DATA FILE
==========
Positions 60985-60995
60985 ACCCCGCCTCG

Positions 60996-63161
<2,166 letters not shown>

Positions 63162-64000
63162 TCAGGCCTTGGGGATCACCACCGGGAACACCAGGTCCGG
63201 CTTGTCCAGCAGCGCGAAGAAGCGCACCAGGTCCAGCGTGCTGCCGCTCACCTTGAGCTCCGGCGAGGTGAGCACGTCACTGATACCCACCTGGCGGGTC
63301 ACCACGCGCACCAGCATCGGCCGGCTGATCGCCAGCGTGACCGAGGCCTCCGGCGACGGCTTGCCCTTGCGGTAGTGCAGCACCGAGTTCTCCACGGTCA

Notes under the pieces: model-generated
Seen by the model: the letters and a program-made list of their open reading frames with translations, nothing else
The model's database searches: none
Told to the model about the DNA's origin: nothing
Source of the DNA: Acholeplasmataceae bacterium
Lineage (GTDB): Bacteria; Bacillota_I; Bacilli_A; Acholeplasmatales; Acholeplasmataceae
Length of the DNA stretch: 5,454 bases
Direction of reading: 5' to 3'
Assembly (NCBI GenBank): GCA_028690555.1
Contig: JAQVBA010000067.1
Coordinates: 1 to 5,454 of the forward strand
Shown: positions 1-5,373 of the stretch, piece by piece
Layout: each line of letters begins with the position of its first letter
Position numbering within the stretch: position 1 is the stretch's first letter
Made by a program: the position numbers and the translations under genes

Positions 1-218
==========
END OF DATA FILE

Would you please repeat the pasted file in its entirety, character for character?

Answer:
Positions 60985-60995
60985 ACCCCGCCTCG

Positions 60996-63161
<2,166 letters not shown>

Positions 63162-64000
63162 TCAGGCCTTGGGGATCACCACCGGGAACACCAGGTCCGG
63201 CTTGTCCAGCAGCGCGAAGAAGCGCACCAGGTCCAGCGTGCTGCCGCTCACCTTGAGCTCCGGCGAGGTGAGCACGTCACTGATACCCACCTGGCGGGTC
63301 ACCACGCGCACCAGCATCGGCCGGCTGATCGCCAGCGTGACCGAGGCCTCCGGCGACGGCTTGCCCTTGCGGTAGTGCAGCACCGAGTTCTCCACGGTCA

Notes under the pieces: model-generated
Seen by the model: the letters and a program-made list of their open reading frames with translations, nothing else
The model's database searches: none
Told to the model about the DNA's origin: nothing
Source of the DNA: Acholeplasmataceae bacterium
Lineage (GTDB): Bacteria; Bacillota_I; Bacilli_A; Acholeplasmatales; Acholeplasmataceae
Length of the DNA stretch: 5,454 bases
Direction of reading: 5' to 3'
Assembly (NCBI GenBank): GCA_028690555.1
Contig: JAQVBA010000067.1
Coordinates: 1 to 5,454 of the forward strand
Shown: positions 1-5,373 of the stretch, piece by piece
Layout: each line of letters begins with the position of its first letter
Position numbering within the stretch: position 1 is the stretch's first letter
Made by a program: the position numbers and the translations under genes

Positions 1-218